And what happens if you own an odd number of shares when your ETF undergoes a reverse split? Not to worry. The oddball share will just be redeemed at its net asset value. So if you own 201 shares trading at $50 and they undergo a 1-for-2 consolidation, you’ll end up with 100 shares worth $100 each, plus $50 in cash.

 

22 Responses to Ask the Spud: Reverse Share Splits in ETFs

  1. Paul G. November 15, 2016 at 8:56 am #

    Having 50$ redeemed would be a pain for anyone looking to just keep their whole portfolio as simple as possible, and as simple to manage as possible.

    I know it’s not a big deal as such, but still a pain to have to keep that in mind.

  2. Canadian Couch Potato November 15, 2016 at 10:13 am #

    @Paul: Is it any different from receiving a $50 dividend? All ETF portfolios will inevitably have a cash balance from distributions.

  3. Tyler November 15, 2016 at 12:31 pm #

    Hi Dan, in a taxable account, would the automatic redemption of the oddball share lead a taxable capital gain for that year, or does it somehow just get rolled into the adjusted cost base?

    Thanks

  4. Canadian Couch Potato November 15, 2016 at 12:45 pm #

    @Tyler: It would be taxable gain (or loss), but the amount would almost certainly be tiny.

  5. Paul G. November 15, 2016 at 12:55 pm #

    @CCP: Well, it might mean a 10$ capital gain, which means you have to deal with the paperwork (which is the same for any gain).

  6. CharlieFox November 15, 2016 at 8:00 pm #

    Ah. Thanks for mentioning horizons funds. I was wondering what would happen if it kept going up (cause the dividends would keep pushing it up).

  7. Diego Revere November 16, 2016 at 1:05 pm #

    I was actually wondering about a topic you touched on in the article as it applies to Norbert’s Gambit. If you are exchanging a large amount of CAD to USD (or vice versa), I reason it would make sense to use a cross-listed stock which has a high stock price, a low bid-ask spread, a high trading volume and isn’t super volatile. You answered one of my questions in this article:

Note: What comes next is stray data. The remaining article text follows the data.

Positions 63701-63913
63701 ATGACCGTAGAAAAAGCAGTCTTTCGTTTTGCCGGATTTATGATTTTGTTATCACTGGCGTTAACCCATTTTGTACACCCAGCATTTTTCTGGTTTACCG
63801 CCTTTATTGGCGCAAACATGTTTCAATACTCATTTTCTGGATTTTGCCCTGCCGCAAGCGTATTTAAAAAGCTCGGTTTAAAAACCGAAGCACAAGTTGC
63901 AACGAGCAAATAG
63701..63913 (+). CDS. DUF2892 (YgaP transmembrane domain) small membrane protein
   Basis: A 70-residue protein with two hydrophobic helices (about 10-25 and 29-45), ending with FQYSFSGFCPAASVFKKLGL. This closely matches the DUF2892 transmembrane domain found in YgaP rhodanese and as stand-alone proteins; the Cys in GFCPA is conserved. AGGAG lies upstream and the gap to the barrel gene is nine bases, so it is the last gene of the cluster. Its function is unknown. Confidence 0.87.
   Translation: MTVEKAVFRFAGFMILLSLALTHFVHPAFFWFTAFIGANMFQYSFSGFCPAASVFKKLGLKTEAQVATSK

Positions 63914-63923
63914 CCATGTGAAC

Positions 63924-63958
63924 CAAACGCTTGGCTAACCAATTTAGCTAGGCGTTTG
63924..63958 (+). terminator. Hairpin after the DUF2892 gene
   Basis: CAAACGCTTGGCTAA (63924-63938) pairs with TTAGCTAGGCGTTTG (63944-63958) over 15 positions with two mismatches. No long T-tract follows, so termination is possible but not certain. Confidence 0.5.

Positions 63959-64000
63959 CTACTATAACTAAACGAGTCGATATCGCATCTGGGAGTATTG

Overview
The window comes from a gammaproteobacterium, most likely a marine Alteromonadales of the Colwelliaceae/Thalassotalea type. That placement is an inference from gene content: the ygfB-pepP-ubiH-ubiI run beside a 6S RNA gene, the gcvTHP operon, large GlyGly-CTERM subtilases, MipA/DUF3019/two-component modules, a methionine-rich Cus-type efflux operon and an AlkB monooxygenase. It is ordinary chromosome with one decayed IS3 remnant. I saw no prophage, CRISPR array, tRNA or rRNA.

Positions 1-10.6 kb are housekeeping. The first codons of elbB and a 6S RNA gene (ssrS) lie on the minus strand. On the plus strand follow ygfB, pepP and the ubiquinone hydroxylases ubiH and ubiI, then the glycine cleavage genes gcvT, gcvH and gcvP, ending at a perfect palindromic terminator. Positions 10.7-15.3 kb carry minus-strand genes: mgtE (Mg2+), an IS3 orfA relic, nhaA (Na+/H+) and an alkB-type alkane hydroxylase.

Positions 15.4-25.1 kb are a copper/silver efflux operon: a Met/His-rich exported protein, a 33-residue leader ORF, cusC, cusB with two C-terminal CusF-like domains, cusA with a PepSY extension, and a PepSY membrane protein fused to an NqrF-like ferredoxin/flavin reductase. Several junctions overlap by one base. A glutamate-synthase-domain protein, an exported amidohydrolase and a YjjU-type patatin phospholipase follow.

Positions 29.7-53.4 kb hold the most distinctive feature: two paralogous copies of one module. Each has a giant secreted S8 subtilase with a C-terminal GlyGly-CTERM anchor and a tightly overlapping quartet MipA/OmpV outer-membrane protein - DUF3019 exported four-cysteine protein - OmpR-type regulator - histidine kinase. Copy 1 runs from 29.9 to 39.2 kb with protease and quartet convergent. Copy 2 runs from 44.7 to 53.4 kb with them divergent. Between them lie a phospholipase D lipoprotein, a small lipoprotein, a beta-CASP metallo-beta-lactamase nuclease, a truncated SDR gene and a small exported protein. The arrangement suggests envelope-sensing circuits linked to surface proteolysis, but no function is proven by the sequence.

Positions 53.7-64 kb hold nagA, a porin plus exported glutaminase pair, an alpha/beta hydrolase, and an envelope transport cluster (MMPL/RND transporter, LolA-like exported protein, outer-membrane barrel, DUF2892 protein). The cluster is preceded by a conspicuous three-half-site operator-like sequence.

You would have a lower bid-ask spread doing Norbert’s Gambit with a more expensive stock (ie RY(TSX)/RY(NYSE) vs DLR/DLR.U (both on TSX), right?

    But a few related questions I had would be …

    Is there any tax disadvantage/advantage to trading on the two exchanges (ie. using something like RY) rather than both on the TSX (ie DLR)? So basically, are capital gains taxed the same in all accounts (corporate, personal, TFSA, RRSP) on both exchanges?

    When the stock doesn’t change price during the entire Norbert’s Gambit execution, there would be a definite small capital loss (due to bid-ask spread). Technically, this small loss should offset any current or future capital gains, thus making Norbert’s Gambit even more cost effect than simply exchanging through a bank, right?

    I guess one answer to these questions is that these amounts of money are trivial when you are doing Norbert’s Gambit, so the fine details don’t matter much. I know this site doesn’t promote picking individual stocks, but I bet a lot of investors have stocks which are listed on more than one exchange and if they are selling to transition to index style investing, this could help them decide if they want to buy something like VUN vs VTI.

    By the way, I have really been enjoying your blog for many years now. Thank you for all your hard work. I have really appreciated Justin Bender’s writings too.

  8. Paul G. November 16, 2016 at 5:17 pm #

    @Diego Revere: I once got a nasty little letter for Revenu Quebec concerning potential undeclared capital losses and gains going through Norbert’s gambit (I had sold things and wasn’t declaring a loss or a gain), and as such I no longer want to make such trades outside of registered accounts, so those capital losses aren’t applicable to future gains.

  9. Canadian Couch Potato November 16, 2016 at 10:07 pm #

    @Diego: Thanks for the comment. You raise two good questions here.